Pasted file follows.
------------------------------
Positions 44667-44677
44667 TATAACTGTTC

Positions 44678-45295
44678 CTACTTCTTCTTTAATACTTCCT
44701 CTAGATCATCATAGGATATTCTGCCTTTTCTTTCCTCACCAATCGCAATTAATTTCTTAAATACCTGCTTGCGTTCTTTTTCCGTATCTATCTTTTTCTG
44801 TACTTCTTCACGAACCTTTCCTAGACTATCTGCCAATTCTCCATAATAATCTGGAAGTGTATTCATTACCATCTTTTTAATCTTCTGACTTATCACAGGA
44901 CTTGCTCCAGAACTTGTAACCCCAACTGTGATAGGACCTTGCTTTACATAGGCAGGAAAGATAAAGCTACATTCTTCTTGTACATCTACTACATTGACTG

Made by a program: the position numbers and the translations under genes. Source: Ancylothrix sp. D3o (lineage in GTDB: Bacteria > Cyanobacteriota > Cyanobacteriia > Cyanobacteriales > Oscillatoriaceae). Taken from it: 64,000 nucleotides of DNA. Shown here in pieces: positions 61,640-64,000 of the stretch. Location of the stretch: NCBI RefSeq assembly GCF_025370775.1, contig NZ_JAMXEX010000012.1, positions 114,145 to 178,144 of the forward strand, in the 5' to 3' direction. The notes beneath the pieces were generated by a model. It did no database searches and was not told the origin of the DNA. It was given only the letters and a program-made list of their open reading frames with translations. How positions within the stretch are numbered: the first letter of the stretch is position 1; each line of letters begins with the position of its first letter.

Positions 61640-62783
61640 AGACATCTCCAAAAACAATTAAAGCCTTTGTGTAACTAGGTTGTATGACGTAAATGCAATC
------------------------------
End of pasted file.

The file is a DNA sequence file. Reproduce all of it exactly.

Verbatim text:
Positions 44667-44677
44667 TATAACTGTTC

Positions 44678-45295
44678 CTACTTCTTCTTTAATACTTCCT
44701 CTAGATCATCATAGGATATTCTGCCTTTTCTTTCCTCACCAATCGCAATTAATTTCTTAAATACCTGCTTGCGTTCTTTTTCCGTATCTATCTTTTTCTG
44801 TACTTCTTCACGAACCTTTCCTAGACTATCTGCCAATTCTCCATAATAATCTGGAAGTGTATTCATTACCATCTTTTTAATCTTCTGACTTATCACAGGA
44901 CTTGCTCCAGAACTTGTAACCCCAACTGTGATAGGACCTTGCTTTACATAGGCAGGAAAGATAAAGCTACATTCTTCTTGTACATCTACTACATTGACTG

Made by a program: the position numbers and the translations under genes. Source: Ancylothrix sp. D3o (lineage in GTDB: Bacteria > Cyanobacteriota > Cyanobacteriia > Cyanobacteriales > Oscillatoriaceae). Taken from it: 64,000 nucleotides of DNA. Shown here in pieces: positions 61,640-64,000 of the stretch. Location of the stretch: NCBI RefSeq assembly GCF_025370775.1, contig NZ_JAMXEX010000012.1, positions 114,145 to 178,144 of the forward strand, in the 5' to 3' direction. The notes beneath the pieces were generated by a model. It did no database searches and was not told the origin of the DNA. It was given only the letters and a program-made list of their open reading frames with translations. How positions within the stretch are numbered: the first letter of the stretch is position 1; each line of letters begins with the position of its first letter.

Positions 61640-62783
61640 AGACATCTCCAAAAACAATTAAAGCCTTTGTGTAACTAGGTTGTATGACGTAAATGCAATC